Saturday, May 8, 2010

Union Atlantic by Adam Haslett

Crises, financial, moral and sexual, engulf three members of the East Coast ruling classes.

Well, I was disappointed. This was like a diamond necklace strung together with twine and then you see that some of the diamonds are actually tin foil. Two stories I was utterly drawn into – that of the eccentric WASP Charlotte Graves and her struggle against crass modernity and that of Nate Fuller, the half orphaned boy who is enthralled by the cold beauty and dominance of his neighbor Doug Fanning. It’s Doug Fanning that’s the problem. He is completely invulnerable and therefore completely uninteresting. It’s only at the end that he doesn’t seem like a plot driven robot, but with a man with something to lose. His ambition leads him to conceal a massive trading fraud and thus radically understate the third largest US bank’s capital. (Snore) We need to see what this means personally to him, and we don’t. There might be too much going on here. Two old rich white guys are involved in the plot but I kept having to turn back pages to figure out who was who.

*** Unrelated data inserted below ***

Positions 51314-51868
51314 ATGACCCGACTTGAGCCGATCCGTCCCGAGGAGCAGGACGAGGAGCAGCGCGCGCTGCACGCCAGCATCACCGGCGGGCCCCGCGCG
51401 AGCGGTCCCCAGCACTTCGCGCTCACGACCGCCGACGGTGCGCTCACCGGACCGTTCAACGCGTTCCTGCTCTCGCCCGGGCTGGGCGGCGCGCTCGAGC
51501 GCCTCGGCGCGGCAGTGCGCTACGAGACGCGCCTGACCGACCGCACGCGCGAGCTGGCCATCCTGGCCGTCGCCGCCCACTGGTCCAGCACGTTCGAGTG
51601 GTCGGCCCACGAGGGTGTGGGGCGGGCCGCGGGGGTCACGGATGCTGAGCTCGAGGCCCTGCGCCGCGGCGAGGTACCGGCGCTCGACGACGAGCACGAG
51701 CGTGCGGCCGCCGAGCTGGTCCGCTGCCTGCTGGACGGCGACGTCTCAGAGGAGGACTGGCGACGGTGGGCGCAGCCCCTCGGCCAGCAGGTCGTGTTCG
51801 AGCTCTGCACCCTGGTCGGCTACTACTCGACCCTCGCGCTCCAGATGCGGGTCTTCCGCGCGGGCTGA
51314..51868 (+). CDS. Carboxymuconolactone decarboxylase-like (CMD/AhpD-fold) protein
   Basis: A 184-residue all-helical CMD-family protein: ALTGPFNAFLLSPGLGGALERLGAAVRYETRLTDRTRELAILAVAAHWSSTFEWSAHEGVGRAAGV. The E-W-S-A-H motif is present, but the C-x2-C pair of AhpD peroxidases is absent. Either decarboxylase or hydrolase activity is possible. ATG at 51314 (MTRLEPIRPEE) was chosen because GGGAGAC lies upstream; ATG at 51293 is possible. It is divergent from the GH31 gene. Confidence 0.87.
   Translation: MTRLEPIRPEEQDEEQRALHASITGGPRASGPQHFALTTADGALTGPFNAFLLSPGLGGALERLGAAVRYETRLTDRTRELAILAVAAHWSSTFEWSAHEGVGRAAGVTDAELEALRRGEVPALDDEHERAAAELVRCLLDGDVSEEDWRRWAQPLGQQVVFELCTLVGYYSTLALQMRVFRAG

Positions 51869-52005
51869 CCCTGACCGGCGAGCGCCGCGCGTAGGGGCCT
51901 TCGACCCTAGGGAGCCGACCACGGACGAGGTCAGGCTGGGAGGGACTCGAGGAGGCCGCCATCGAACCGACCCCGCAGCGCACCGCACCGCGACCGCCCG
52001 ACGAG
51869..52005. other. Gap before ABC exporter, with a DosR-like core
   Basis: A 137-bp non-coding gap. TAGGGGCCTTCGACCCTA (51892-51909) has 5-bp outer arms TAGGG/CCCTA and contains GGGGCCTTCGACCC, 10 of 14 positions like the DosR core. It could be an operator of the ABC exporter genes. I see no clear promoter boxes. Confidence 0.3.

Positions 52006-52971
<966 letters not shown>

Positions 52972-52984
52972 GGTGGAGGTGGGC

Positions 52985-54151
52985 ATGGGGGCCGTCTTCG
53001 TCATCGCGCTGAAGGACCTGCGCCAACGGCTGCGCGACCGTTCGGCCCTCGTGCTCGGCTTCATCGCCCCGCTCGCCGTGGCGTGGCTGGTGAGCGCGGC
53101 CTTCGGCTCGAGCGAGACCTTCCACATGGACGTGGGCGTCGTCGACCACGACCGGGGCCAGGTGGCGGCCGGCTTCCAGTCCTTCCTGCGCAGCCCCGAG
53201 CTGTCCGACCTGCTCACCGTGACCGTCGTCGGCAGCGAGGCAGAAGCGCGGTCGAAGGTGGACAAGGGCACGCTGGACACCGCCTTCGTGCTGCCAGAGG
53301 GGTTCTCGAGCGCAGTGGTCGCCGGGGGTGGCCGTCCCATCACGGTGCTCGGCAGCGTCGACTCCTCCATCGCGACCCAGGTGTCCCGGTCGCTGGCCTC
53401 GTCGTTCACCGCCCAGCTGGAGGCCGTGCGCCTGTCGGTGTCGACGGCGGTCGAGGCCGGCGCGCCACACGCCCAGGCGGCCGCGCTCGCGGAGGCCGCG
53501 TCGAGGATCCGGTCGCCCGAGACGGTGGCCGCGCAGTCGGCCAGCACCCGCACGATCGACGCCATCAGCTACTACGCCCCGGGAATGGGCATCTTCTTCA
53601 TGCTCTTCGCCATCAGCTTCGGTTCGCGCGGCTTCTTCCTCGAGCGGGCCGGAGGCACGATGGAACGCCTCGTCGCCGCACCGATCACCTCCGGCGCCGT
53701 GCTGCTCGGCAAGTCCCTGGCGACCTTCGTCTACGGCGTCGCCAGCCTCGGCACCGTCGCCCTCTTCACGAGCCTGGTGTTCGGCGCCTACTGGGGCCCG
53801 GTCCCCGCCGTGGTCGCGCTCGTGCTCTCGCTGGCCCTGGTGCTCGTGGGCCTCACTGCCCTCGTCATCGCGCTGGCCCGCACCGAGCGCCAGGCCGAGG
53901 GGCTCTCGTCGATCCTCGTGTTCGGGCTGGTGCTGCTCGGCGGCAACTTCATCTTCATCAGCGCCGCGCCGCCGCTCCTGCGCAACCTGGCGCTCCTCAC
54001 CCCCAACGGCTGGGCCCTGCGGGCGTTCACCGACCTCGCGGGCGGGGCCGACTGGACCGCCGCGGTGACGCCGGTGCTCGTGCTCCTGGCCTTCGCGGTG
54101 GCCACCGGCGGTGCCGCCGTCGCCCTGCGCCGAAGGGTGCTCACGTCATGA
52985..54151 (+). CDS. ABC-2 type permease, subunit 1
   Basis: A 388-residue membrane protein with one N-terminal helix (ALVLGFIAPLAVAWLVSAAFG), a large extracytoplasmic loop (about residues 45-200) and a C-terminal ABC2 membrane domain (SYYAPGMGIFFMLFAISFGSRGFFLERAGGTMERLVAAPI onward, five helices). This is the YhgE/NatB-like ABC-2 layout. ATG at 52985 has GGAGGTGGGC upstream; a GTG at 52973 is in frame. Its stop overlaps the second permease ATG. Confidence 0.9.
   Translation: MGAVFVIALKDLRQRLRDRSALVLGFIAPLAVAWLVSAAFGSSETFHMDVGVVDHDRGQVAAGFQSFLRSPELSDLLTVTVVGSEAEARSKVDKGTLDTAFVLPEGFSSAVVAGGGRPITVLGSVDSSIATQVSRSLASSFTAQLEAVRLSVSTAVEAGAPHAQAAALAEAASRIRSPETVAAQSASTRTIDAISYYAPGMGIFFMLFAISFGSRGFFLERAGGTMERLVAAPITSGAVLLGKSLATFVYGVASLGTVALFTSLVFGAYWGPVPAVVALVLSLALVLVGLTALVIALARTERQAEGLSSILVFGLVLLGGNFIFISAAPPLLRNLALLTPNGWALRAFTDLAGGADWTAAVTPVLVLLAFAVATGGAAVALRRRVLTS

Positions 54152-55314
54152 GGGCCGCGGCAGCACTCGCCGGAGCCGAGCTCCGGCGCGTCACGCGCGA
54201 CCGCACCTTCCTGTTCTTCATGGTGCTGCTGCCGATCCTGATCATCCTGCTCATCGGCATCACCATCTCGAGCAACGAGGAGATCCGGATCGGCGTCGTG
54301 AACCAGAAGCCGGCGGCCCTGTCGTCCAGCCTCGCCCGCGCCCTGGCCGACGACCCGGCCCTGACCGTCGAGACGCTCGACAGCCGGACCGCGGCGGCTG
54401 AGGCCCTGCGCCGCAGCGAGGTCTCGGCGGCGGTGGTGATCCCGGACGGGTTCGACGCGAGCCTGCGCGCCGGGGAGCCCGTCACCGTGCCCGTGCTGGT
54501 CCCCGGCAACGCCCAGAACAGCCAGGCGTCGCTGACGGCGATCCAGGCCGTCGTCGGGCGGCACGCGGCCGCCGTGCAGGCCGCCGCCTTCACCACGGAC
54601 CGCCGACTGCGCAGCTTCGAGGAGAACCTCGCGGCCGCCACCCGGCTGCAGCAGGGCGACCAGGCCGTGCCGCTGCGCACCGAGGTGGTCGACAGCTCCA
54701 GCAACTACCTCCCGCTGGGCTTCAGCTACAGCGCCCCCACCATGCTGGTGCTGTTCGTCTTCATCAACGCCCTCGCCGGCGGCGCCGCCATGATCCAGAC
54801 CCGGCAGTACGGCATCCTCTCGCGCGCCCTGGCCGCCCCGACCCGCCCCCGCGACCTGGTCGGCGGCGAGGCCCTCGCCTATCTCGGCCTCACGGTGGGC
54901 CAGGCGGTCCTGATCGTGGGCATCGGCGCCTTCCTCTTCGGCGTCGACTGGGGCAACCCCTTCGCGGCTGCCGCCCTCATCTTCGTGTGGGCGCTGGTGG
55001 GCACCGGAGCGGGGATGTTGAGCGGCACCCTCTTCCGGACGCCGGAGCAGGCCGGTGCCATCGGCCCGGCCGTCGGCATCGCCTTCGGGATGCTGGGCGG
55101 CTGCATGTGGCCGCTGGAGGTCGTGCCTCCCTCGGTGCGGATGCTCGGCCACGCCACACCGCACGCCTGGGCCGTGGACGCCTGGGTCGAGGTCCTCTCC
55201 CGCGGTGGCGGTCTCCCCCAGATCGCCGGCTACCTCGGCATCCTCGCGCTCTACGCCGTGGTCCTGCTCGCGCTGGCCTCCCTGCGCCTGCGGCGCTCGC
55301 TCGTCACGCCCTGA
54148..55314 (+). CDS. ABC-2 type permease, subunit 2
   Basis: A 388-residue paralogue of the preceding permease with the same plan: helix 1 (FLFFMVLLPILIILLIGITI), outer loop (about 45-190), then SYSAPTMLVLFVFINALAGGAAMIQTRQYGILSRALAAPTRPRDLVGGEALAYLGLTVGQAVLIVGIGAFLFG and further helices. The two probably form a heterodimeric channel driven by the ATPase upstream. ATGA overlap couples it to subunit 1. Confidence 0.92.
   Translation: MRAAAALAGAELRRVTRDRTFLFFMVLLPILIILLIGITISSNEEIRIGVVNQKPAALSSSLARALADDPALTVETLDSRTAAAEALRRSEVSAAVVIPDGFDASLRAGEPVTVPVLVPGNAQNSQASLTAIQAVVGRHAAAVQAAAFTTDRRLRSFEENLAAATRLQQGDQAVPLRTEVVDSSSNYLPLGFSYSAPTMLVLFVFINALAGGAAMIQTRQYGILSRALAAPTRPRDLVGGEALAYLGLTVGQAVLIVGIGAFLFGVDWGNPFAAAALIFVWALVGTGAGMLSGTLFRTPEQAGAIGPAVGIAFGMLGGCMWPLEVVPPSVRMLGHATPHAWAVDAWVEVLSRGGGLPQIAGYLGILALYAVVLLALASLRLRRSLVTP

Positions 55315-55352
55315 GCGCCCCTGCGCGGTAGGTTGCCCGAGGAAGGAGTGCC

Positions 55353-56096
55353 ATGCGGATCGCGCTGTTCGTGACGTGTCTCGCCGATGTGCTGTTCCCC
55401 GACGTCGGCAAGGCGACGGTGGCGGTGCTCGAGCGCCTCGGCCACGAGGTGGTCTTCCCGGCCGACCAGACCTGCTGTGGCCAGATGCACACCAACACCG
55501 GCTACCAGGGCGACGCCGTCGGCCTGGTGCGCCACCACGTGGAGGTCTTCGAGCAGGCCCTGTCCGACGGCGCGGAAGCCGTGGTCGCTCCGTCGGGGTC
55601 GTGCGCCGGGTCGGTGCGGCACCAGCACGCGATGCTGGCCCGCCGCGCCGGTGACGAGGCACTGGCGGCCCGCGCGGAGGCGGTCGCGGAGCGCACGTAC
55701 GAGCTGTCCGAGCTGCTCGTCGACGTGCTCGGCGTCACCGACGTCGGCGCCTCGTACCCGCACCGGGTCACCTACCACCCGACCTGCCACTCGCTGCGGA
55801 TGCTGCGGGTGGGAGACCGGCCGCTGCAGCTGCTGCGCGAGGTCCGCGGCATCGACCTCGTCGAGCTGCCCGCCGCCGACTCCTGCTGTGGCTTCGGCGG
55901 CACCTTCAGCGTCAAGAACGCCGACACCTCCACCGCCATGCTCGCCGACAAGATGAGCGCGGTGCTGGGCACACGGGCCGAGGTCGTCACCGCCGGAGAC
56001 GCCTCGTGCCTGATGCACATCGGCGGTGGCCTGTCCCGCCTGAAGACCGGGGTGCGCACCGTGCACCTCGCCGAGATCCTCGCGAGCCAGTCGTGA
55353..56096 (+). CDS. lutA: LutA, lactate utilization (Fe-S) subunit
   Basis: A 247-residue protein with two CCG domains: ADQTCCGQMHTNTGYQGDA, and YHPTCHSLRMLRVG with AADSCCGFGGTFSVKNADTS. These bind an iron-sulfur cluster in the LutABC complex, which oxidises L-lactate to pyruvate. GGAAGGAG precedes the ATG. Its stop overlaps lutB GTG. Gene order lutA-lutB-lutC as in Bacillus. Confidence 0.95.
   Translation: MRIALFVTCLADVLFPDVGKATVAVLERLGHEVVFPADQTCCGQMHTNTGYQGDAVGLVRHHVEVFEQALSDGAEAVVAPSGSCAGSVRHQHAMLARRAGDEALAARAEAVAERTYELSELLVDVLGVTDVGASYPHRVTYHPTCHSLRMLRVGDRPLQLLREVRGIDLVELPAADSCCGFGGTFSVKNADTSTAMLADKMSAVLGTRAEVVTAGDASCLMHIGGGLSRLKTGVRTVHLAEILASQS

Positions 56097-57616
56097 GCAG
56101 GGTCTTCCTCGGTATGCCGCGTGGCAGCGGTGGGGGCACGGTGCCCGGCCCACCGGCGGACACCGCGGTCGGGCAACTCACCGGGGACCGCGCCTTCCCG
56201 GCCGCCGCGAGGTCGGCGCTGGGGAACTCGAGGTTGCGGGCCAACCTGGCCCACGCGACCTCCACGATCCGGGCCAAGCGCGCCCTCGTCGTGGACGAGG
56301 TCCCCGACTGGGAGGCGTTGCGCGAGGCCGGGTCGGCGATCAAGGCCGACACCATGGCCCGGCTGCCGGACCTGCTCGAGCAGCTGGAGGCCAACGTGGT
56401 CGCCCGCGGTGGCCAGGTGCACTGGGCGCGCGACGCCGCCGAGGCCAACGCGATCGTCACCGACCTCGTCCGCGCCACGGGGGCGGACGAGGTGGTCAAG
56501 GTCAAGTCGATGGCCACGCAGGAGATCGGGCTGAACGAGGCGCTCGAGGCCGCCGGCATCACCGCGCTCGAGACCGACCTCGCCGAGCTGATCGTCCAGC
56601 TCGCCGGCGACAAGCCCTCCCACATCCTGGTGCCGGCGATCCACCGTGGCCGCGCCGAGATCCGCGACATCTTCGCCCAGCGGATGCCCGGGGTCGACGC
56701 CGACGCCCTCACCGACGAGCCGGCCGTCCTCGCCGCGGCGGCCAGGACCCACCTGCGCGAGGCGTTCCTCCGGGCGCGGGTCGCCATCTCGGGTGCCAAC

The Fourth of July party, the scene where all the characters are brought together, is entertaining to read. But the main conflict is a sparkler and it needs to be a neutron bomb. Financial ruin in the abstract is a bore. But an old lady eating toast – now that can be interesting.

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